One thing not mentioned, though, is price control and scarcity. Disney does this a lot. Retailers can only sell a Disney title for the specified price. The consumer doesn’t need to shop around – the price will be the same everywhere. Then, Disney builds in scarcity. Everyone knows that a Disney title will be on the shelves for a limited time, then it will go away. Extremely popular titles might come back years later as “Collector’s Editions” or some such, encouraging second purchases. Again, though, these will have fixed prices and limited time of release.

If there is a Disney title you want, don’t wait – it’ll never get cheaper and it will disappear. The question is, why don’t all the studios do this?

On a related subject, I recently purchased a Sony Home-Theater-In-a-Box (HTIB) system. Before the purchase, I checked it out at Fry’s, Circuit City, and Best Buy. The price was the same at all three places. There must have been some sort of collusion there. I know that video game systems are often set at a fixed price, too.

This seems to be the new way the &(%$ing studios are making us pay more - just how many times is Star Wars going to be released anyway???

I realize that many of the previous posters probably offered up hypothetical numbers with the intention of oversimplifying with regard to the “seller”, but keep in mind that the supply side includes the producer/studio, sometimes a middleman distributor, and finally the retailer.

For example, it is often the case that big retailers will mark down a popular new release, whether a CD or DVD, as a “loss leader”. The retailer might be willing to take a very small profit or even a loss to get people in the door. You weren’t planning on going to Target on saturday, but hey, that new movie is out on DVD for only $14.99 and that new CD is only 9.99…Then you also buy a toothbrush, cereal, and some cat poison, etc., by the time you get to check out you’ve spent $60.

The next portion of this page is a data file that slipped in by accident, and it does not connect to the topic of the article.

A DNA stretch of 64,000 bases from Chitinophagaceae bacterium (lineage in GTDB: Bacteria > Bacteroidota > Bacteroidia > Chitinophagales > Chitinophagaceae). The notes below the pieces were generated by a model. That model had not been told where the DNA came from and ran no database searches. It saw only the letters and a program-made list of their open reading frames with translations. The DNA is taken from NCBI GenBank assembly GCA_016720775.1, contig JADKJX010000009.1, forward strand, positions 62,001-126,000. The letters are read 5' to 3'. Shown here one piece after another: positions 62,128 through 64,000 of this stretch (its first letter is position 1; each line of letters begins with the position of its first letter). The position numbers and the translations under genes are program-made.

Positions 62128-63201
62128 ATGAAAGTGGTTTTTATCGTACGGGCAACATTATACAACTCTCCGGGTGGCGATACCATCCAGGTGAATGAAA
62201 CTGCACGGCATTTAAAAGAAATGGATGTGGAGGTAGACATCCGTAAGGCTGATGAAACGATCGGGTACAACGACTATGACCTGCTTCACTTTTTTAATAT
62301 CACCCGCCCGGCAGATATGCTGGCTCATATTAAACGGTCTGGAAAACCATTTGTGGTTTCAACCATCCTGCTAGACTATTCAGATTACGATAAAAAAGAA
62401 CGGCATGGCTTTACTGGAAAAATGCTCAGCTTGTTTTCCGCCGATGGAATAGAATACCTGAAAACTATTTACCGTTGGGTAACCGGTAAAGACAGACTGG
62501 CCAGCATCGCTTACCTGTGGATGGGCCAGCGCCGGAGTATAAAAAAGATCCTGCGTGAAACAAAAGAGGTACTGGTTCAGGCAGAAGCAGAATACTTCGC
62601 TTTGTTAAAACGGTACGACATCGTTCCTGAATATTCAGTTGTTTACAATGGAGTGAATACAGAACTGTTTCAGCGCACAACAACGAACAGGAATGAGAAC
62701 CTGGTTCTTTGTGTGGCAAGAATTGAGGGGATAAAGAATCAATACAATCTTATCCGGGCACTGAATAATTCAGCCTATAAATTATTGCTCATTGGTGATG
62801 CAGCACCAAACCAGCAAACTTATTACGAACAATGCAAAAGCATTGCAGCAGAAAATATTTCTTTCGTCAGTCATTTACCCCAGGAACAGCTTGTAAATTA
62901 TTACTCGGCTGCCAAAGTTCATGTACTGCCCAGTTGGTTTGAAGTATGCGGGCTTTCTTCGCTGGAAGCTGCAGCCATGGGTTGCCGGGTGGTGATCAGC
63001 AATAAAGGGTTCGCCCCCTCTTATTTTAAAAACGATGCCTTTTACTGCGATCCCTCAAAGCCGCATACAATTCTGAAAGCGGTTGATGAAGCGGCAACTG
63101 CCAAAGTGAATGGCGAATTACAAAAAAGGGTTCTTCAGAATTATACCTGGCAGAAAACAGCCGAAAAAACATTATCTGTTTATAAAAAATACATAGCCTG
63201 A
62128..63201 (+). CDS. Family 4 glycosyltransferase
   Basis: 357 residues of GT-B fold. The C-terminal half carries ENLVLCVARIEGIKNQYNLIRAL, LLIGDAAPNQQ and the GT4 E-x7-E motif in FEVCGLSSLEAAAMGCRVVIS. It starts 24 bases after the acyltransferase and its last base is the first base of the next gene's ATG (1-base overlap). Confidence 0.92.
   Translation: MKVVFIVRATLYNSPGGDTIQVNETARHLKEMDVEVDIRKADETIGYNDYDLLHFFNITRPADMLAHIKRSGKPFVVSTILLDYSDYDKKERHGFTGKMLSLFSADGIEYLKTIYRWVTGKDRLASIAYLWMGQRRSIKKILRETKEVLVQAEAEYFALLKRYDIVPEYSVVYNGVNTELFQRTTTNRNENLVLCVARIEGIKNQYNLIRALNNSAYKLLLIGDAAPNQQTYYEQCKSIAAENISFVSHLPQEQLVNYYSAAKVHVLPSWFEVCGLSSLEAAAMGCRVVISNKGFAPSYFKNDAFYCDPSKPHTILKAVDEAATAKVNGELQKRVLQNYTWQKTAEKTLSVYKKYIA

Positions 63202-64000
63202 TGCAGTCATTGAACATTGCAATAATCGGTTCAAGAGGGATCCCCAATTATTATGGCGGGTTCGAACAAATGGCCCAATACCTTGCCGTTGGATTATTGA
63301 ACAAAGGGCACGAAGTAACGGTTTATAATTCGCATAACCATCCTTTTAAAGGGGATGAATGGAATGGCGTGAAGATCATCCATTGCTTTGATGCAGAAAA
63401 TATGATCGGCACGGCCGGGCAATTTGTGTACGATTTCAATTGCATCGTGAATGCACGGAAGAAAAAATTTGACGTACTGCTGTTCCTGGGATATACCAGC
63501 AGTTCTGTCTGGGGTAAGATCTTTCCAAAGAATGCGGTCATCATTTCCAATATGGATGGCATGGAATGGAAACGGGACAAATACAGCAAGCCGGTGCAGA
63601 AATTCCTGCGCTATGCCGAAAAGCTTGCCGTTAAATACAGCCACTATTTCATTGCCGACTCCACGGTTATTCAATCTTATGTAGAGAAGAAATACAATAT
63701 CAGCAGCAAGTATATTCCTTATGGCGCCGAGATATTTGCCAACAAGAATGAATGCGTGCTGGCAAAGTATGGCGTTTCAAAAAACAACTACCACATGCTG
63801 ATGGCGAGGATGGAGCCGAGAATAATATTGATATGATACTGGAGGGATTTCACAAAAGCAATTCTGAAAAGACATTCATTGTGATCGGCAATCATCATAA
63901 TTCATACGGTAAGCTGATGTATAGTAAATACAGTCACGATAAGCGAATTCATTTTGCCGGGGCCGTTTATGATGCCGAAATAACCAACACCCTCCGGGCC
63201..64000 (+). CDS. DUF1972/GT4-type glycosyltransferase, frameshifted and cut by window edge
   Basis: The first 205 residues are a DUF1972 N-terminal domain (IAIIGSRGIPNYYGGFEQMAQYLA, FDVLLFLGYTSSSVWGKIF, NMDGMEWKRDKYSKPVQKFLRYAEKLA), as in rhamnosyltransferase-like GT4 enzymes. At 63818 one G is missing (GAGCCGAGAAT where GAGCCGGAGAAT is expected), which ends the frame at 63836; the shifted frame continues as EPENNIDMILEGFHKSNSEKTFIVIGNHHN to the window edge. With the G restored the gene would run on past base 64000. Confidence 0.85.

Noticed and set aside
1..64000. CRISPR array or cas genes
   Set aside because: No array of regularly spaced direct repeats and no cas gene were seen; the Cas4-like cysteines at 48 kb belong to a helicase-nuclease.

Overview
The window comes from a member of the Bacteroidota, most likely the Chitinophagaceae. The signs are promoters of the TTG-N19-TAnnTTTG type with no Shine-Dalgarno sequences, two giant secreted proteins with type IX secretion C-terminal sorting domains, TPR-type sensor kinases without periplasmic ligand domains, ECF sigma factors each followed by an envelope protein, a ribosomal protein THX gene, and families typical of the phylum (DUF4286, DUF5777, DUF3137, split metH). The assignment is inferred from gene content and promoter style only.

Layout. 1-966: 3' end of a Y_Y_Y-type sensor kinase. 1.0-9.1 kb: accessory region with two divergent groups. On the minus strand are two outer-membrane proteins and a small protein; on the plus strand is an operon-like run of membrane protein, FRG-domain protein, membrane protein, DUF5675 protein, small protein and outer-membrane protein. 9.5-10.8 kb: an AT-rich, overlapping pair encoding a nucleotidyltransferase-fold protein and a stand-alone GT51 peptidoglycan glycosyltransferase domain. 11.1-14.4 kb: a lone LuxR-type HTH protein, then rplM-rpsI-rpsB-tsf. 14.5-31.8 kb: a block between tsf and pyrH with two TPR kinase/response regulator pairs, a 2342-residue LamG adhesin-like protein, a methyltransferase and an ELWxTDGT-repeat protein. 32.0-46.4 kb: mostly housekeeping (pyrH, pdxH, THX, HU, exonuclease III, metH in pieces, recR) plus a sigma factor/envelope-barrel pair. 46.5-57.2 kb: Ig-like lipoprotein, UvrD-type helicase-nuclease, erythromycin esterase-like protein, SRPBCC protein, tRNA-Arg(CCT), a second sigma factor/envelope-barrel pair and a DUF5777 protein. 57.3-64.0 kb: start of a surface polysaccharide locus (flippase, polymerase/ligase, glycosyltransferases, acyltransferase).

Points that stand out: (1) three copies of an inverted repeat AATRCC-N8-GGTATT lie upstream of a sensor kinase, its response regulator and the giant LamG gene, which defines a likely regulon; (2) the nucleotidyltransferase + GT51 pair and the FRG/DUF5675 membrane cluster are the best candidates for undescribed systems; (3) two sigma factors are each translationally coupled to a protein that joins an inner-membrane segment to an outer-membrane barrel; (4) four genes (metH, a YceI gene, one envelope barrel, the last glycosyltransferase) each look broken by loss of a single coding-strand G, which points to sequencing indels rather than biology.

Generally, the studios make out very well on popular new releases, because they have confidence in the demand and can command a high price. Stores make out better on catalog titles, which the studios may be willing to push for next to nothing in some cases. The level of effort the studio puts into a reissued catalog title can tell you a lot about the economics. Crappy packaging, not remastered, 4:3 only, no bonus features means the studio put in no effort or investment and thus can’t expect to charge the retailer much for the shelf space it takes up. The flipside to this are the “classics” that get re-released in special editions ad nauseum.

As others have noted, when you get into the economics of it it can truly be mind boggling.

TY always nice to get a Q in something you know alot about.

Yup, but most products don’t have the recognition or brand recognition Disney owns

Disney has been around for what close to 80 years now. Its not going anywhere soon so they can afford to take a little more long term view. They know that if they do a run of 100,000 copes of a title it could have sold 105,000 but they want it to sell out in a short period of time. If you are a new brand in the sea of video/movie production houses you don’t want to miss out even on the $5 sale. Every dollar you bring in makes you more able to shoot another movie and stay in the biz.

Plenty of them you are also looking at major retail chains buying at about the same price point, and selling at about the same price point. It might be $5 one way or the other but it will be within a few percent unless they learn something like Store X down the street only has 2 in stock at a really good price. Several people will check another store if they really wanted to pick up item X this weekend. If its turns out to be $10-$20 more no biggie, especially on big ticket items like large plasma TV’s.